How ionogen, a biotech pioneer, brought the world’s oldest disinfectant to market on a massive scale to fight airborne viruses

Develop a series of scalable, reliable, and cost-effective onsite HOCl generators.

If hypochlorous acid is the perfect solution to a wide variety of sanitation issues, why isn’t it readily available everywhere? Shanahan says the answer is simple: It is nearly impossible to make solutions of it shelf-stable and in high volumes. “As electrolyzed water, hypochlorous acid is created by running an electrical current through salt water,” he explains. “The longer the current runs through the salt water, the stronger the solution becomes. Unfortunately, this brilliantly simple compound begins to break down, back into salt water, soon after production. That’s why we saw an opportunity to design, engineer, and build highly scalable, reliable, and cost-effective on-site generators. This way, the solutions can be created and immediately used when and where they are needed.” As ionogen moved from product concept to development, its engineers had six criteria to guide their work: 1. Scalability 2. Safety and quality 3. Data input and collection 4. Remote access 5. Ease of use

Customer: ionogen, based in Knoxville, Tennessee.

With a reliable method of scalable production and solid quality control, supported by Siemens technology, ionogen® is making hypochlorous acid, a non-toxic yet extremely powerful antimicrobial cleanser, an accessible tool to keep people safe from such airborne viruses as colds, flu, chicken pox, and even the deadly SARS-CoV-2 that causes COVID-19.


Scalable options for on-site, ionogen disinfectant generation, powered by Siemens technology, expertise, and global service and support.

Today the company offers three sizes of ionogen HOCl generators that operate on 110/220-volt electric current (or, in Europe, 230-volt electric current) using water and an ionogen-provided chloride salt compound. Shanahan credits the Siemens application engineering team with helping the company achieve all its design goals for these ionogen HOCl-based disinfectant generating systems. “Our lead Siemens consulting engineer worked with our team to fully understand their design and engineering requirements, then offered an ideal combination of an advanced SIMATIC PLC, HMI, and other components, such as power supplies, to make our systems the best they could possibly be.”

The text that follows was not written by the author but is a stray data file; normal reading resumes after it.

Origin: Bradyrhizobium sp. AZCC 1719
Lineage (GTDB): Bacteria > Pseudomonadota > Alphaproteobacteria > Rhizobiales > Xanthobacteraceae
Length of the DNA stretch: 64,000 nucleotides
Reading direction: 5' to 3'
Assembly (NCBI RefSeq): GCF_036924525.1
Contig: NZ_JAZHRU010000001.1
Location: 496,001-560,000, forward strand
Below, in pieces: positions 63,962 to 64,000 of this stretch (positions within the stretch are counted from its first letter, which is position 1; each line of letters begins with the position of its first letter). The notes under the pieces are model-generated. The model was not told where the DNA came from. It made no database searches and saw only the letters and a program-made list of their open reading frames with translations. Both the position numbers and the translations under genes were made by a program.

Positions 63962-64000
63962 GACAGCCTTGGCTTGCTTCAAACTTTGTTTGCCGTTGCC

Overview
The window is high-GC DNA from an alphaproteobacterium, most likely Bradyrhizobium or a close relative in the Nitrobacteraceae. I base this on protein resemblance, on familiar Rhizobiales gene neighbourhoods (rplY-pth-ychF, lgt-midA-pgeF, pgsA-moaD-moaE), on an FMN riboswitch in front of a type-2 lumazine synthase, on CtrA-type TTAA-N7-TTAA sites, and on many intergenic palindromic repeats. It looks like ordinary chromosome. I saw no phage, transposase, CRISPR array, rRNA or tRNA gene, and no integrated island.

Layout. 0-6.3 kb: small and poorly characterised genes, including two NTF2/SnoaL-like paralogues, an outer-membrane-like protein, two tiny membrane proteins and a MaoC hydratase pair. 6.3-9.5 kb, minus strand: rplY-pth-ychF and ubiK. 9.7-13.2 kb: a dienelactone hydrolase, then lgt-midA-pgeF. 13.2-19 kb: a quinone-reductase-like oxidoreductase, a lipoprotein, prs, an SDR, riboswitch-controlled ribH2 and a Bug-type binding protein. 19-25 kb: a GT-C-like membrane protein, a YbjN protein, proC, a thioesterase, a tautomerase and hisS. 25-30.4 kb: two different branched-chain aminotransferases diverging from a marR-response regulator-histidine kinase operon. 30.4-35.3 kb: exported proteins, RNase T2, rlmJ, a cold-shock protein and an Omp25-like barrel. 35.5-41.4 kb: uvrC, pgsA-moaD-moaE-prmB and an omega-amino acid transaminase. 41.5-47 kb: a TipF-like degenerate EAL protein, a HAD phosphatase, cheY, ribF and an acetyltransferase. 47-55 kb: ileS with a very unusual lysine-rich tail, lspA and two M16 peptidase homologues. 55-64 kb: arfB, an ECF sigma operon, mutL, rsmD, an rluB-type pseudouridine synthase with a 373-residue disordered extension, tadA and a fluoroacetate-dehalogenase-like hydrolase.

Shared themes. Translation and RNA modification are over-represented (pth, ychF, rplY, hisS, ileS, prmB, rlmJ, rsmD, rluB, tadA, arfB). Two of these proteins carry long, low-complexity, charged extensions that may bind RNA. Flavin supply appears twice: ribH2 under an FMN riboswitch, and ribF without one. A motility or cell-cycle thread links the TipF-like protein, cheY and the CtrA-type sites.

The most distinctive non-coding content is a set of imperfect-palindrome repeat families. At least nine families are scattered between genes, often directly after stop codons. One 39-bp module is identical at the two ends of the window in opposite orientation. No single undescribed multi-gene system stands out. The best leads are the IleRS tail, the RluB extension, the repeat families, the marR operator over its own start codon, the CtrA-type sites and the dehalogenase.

From the start, even though we’re a young company, Siemens provided us with engineering support that would rival what its largest customers get.
John Shanahan ionogen CEO and co-founder

Cut a year off time to market, poised for global success with scalable, flexible solutions, standardized controls, and proven deployments.

Today the company is poised to start selling its ionogen on-site generators in high volumes, initially targeting schools and medical facilities. Eventually, too, the company plans to make its disinfectant-generating technology available free of charge to developing countries, where better sanitation is needed. “Without our partnership with Siemens to develop the controls and automation for our units, we would’ve needed another year before we could have released our first one,” says Shanahan. “That’s vastly accelerated both our time to market and, ultimately, our time to being cash-flow positive, which has also been enormously reassuring to our angel investors.”

Having feedback on the performance of each unit is a critical benefit of the Siemens controls, according to Shanahan. The proprietary reactors at the heart of ionogen’s HOCl generators are the most sensitive and expensive part of the system, which is why it is so valuable that the PLC can monitor and track the behavior of the reactors throughout their service lives. “The Siemens controllers enable us to assure our customers that they’ll get the longest life possible from them – and we can tell when they’re wearing out”.


Intuitive and easy to use.

The company’s engineers used the TIA Portal to program each unit’s Siemens HMI to be intuitive and easy to use, which minimizes training. “ While the intricacies of programming logic and of interfacing with a machine may be interesting for an engineer, it’s not necessarily so for an end user like the custodian at a school, hospital, or local mall or a factory supervisor,” says Shanahan. “And since these are the people who ultimately use our generators, large or small, we made the controls and displays easy to understand and use — like an app on a smartphone. The more they look and function like something users already know, the more likely they will have an enjoyable experience, which is exactly what we want.”